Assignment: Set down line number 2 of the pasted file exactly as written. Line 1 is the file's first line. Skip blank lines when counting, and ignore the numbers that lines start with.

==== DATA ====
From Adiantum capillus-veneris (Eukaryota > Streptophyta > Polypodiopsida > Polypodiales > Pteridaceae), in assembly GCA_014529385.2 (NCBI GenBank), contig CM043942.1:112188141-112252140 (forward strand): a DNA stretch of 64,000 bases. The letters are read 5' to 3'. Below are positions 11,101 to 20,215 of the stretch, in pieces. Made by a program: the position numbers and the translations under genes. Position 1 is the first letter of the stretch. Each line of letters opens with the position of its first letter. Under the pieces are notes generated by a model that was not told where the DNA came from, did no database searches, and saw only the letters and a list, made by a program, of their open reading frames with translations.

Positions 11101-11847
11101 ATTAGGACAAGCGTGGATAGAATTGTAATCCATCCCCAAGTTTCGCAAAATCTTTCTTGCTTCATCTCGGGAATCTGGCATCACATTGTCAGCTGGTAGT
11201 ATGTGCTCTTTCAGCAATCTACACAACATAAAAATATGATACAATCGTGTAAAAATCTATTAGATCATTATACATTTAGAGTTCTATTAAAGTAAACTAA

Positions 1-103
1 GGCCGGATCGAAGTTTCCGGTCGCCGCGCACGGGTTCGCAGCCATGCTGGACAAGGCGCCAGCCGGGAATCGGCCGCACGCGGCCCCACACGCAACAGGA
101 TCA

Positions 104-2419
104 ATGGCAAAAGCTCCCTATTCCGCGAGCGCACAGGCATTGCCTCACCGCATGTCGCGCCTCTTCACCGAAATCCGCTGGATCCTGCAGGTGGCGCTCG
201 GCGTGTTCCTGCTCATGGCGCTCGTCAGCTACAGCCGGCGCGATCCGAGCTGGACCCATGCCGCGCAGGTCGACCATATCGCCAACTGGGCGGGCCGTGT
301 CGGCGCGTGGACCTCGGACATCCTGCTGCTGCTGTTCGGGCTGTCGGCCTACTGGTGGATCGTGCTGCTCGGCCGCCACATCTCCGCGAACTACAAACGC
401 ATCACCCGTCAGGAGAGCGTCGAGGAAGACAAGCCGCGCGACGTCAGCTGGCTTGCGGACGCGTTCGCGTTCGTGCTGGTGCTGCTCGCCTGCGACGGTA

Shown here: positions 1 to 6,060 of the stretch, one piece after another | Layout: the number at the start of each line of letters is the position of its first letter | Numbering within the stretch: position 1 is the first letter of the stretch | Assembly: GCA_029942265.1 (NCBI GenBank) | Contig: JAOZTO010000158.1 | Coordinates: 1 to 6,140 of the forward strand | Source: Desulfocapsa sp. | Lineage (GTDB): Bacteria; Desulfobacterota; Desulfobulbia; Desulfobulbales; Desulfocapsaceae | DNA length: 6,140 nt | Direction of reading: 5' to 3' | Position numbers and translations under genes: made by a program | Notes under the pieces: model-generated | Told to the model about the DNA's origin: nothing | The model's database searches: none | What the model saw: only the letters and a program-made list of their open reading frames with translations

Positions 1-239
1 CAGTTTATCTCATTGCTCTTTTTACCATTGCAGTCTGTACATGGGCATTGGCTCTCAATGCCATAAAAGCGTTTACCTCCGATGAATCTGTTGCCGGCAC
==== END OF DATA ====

Positions 11101-11847